“When Tina Turner spoke out about her life, it brought awareness to the fact that domestic violence was everywhere.”

She says Tina helped give credence to other women daring to speak out about abuse.

“Women were not believed when they spoke out about domestic violence, so when Tina Turner, a well-respected and famous singer, spoke out, it gave other women the courage to do so, also,” she explains.

“We needed ‘influencers’ such as Tina Turner to speak out about domestic violence, so that my work on battered woman syndrome was introduced in the courts, and juries began to believe women acted to protect themselves and their

SDGs, Targets, and Indicators Analysis

1. Which SDGs are addressed or connected to the issues highlighted in the article?

  • SDG 5: Gender Equality
  • SDG 16: Peace, Justice, and Strong Institutions

The article discusses domestic violence and the importance of Tina Turner speaking out about her experiences. Domestic violence is a violation of human rights and a form of gender-based violence, which aligns with SDG 5 on Gender Equality. Additionally, the article mentions the impact of Tina Turner’s story on raising awareness about domestic violence, which relates to SDG 16 on Peace, Justice, and Strong Institutions.

2. What specific targets under those SDGs can be identified based on the article’s content?

  • Target 5.2: Eliminate all forms of violence against all women and girls in public and private spheres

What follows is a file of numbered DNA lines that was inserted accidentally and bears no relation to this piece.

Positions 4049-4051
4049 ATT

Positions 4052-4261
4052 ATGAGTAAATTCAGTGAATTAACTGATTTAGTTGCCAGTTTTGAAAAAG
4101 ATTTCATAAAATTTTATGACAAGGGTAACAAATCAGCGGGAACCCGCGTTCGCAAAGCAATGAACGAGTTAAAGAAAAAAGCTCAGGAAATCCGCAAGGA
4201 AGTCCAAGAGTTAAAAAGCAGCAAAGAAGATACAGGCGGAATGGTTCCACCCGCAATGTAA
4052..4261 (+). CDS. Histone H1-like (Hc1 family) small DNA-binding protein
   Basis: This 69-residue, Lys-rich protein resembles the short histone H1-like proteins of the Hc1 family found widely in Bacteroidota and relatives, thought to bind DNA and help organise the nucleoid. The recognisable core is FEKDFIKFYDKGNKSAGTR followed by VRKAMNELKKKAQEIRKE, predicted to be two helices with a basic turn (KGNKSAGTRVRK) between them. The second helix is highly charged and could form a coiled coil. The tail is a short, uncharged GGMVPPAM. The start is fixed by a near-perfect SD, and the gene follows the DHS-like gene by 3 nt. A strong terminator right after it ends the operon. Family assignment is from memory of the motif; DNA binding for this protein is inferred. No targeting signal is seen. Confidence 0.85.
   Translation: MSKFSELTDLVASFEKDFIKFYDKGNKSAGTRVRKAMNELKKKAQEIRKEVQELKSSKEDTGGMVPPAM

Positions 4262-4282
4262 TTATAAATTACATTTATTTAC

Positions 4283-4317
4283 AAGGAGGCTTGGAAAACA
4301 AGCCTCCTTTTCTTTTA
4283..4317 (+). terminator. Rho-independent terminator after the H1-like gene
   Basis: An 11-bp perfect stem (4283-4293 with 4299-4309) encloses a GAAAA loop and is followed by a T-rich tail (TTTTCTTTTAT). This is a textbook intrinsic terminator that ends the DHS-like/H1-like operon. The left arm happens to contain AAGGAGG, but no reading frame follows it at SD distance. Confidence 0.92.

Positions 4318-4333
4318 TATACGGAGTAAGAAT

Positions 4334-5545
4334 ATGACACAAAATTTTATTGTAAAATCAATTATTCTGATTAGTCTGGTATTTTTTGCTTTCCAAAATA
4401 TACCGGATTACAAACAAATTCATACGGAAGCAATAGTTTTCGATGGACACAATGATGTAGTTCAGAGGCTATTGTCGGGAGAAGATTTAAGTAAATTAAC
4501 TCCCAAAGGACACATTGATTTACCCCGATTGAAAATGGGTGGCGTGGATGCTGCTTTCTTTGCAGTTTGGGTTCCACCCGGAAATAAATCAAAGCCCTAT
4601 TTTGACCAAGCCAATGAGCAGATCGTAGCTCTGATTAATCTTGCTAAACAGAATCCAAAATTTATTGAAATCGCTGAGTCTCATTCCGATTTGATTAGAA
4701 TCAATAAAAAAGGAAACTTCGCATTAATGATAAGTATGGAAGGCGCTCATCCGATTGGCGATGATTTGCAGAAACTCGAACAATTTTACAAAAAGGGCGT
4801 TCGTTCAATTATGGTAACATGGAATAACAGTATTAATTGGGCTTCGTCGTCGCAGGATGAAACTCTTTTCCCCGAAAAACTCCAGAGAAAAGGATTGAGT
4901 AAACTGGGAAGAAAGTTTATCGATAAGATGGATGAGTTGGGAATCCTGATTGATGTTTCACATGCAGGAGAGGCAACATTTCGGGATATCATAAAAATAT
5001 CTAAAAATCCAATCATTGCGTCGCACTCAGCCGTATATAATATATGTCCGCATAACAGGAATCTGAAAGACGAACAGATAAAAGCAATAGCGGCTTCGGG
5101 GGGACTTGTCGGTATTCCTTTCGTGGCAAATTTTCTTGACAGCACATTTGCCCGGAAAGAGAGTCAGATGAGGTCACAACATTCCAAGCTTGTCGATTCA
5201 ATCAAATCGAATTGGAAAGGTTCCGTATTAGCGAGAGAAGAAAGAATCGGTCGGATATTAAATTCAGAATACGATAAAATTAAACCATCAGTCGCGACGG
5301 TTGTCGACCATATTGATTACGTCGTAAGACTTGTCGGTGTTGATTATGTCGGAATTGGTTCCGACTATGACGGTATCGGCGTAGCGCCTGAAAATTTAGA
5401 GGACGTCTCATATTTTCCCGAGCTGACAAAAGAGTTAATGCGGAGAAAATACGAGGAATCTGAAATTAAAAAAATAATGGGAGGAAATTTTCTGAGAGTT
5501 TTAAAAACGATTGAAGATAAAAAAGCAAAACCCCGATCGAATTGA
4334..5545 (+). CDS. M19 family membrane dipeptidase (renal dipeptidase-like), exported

• Target 16.1: Significantly reduce all forms of violence and related death rates everywhere

The article emphasizes the need to address domestic violence and eliminate all forms of violence against women. This aligns with Target 5.2 under SDG 5. Additionally, the article highlights the importance of raising awareness about domestic violence and reducing violence rates, which corresponds to Target 16.1 under SDG 16.

3. Are there any indicators mentioned or implied in the article that can be used to measure progress towards the identified targets?

  • Indicator 5.2.1: Proportion of ever-partnered women and girls subjected to physical, sexual, or psychological violence by a current or former intimate partner in the previous 12 months
  • Indicator 16.1.1: Number of victims of intentional homicide per 100,000 population, by sex and age

The article mentions Tina Turner’s experiences of physical and psychological violence by her former partner, which can be used as an indicator for measuring progress towards Target 5.2. The article also discusses the impact of domestic violence on women’s lives, which can be measured using Indicator 16.1.1 to track the number of victims of intentional homicide.

Table: SDGs, Targets, and Indicators

SDGs Targets Indicators
SDG 5: Gender Equality Target 5.2: Eliminate all forms of violence against all women and girls in public and private spheres Indicator 5.2.1: Proportion of ever-partnered women and girls subjected to physical, sexual, or psychological violence by a current or former intimate partner in the previous 12 months
SDG 16: Peace, Justice, and Strong Institutions Target 16.1: Significantly reduce all forms of violence and related death rates everywhere Indicator 16.1.1: Number of victims of intentional homicide per 100,000 population, by sex and age

Behold! This splendid article springs forth from the wellspring of knowledge, shaped by a wondrous proprietary AI technology that delved into a vast ocean of data, illuminating the path towards the Sustainable Development Goals. Remember that all rights are reserved by SDG Investors LLC, empowering us to champion progress together.

Source: bbc.com